These jobs have seen the biggest pay rises in 2018
PUBLISHED: 15:13 28 November 2018 | UPDATED: 15:51 28 November 2018
This content is subject to copyright.
The demand for digital skills has pushed up wages for software developers in the past year, new research shows.
Six of the top 10 fastest-growing salaries were for technology jobs, though the top two spots were taken by finance managers, and construction roles also saw hefty increases.
The survey by recruitment firm Hays shows that treasury accountants have enjoyed the biggest pay hike in the past 12 months, at 13.5%, just ahead of financial planning and analysis managers (12.3%). Overall, the average salary increase in the East of England matched the national average at 1.9%.
The survey of nearly 23,000 professionals also found that 76% of employers planning to recruit in the year ahead, up from 73% last year, and the highest figure since the survey was launched in 2013.
The top 10 salary increases:
1. Treasury accountant - 13.5%
2. Financial planning and analysis manager - 12.3%
3. Linux systems administrator / DevOps engineer - 11.1%
5. SAP ABAP developer - 10%
6. Dynamicsconsultant - 10%
7. Developer – Java - 9.3%
8. Dynamics developer - 9.1%
9. General foreman - 8.2%
10. Assistant site manager - 8.1%
Nearly all (92%) employers have experienced skills shortages in the last year, and more than a quarter (29%) do not believe they have the talent needed to achieve their business objectives, says the Hays UK Salary and Recruiting Trends 2019 guide.
The impact of skills shortages and competition for staff continued to be felt by the workforce, as almost half (49%) of employers said shortages were threatening productivity, 46% reported a negative impact on employee morale and 41% said it is impacting the ability to deliver projects.
Pay rises in 2018 exceeded those predicted by employers. Last year 70% of bosses expected to increase salaries, while this year 77% actually did so.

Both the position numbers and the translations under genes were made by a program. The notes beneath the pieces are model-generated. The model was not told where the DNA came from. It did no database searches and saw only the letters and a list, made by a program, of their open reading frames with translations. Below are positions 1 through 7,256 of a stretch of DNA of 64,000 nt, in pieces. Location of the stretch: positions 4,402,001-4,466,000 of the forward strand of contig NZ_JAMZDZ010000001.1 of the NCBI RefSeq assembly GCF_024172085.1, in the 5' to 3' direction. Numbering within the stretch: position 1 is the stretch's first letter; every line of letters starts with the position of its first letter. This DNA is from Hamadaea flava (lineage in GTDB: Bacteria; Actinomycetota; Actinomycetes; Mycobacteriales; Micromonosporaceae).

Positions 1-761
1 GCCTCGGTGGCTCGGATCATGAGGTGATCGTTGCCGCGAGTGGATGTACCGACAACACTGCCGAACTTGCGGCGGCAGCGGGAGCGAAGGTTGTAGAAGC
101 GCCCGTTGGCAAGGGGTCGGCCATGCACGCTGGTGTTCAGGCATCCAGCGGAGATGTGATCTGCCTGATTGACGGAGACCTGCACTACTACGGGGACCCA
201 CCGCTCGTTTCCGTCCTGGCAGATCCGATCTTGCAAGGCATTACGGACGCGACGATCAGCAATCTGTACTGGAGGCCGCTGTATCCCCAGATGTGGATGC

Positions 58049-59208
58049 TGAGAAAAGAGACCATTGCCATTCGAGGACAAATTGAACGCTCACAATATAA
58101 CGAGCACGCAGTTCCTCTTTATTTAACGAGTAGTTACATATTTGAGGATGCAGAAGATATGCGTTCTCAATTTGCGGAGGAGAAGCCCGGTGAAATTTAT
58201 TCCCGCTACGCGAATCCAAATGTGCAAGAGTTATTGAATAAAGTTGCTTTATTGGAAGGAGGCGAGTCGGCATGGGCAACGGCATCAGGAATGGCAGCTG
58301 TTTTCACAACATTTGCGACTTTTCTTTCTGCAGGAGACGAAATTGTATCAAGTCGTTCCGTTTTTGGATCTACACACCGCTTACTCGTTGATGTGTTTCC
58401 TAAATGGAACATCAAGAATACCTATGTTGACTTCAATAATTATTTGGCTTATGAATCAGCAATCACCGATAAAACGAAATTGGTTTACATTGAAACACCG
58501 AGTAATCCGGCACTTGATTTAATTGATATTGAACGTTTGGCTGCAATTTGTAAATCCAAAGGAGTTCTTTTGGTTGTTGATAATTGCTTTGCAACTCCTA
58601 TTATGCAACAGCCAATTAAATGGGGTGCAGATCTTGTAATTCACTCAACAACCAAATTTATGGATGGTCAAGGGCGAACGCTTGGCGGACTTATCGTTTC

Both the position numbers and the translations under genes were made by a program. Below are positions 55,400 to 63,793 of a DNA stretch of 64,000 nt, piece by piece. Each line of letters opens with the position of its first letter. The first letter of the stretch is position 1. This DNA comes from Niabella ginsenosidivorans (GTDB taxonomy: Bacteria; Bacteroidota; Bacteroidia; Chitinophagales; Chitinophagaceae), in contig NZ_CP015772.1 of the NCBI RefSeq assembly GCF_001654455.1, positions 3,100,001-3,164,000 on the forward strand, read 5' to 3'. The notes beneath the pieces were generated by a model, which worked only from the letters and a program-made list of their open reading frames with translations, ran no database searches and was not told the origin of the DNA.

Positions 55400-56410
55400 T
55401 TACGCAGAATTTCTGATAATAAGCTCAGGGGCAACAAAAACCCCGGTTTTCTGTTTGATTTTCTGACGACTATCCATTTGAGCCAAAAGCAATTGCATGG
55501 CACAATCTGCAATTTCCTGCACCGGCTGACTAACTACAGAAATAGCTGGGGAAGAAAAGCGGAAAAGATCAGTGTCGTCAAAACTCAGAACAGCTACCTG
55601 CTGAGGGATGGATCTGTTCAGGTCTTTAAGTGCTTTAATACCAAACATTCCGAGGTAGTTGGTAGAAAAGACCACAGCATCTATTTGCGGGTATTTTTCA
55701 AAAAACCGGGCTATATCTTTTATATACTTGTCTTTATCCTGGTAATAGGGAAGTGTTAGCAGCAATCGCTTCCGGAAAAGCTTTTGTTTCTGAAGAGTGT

And they were larger than expected, with 27% of employers increasing salaries by more than 2.5%, compared to just 17% who planned to when asked in 2017.
Some 62% of employees said they were happy with their salaries, compared to 40% last year.
Jane Donnelly, regional managing director for Hays in the East of England, said skills shortages were driving the increases.
“Skills shortages look set to continue and the competition for top talent is being heightened further by the challenge for employers to continuously adapt as political, economic, social and technological changes are happening more rapidly than ever before,” she said.
“There is a significant challenge with attaining and attracting IT professionals, due to the pull of both London and Cambridge for the rest of the region. Poor road infrastructure in the East of England has also meant that there is a limit to the extent that professionals are willing to travel throughout the region meaning competition for these professionals has intensified and in turn, technology roles have seen some of the largest salary increases this year.
“If employers are to meet their hiring expectations in the year ahead they will need to evaluate their approach for attracting staff and ensure that along with a competitive salary they are also offering all of the other aspects that are important to staff, clearly promoting their employer brand.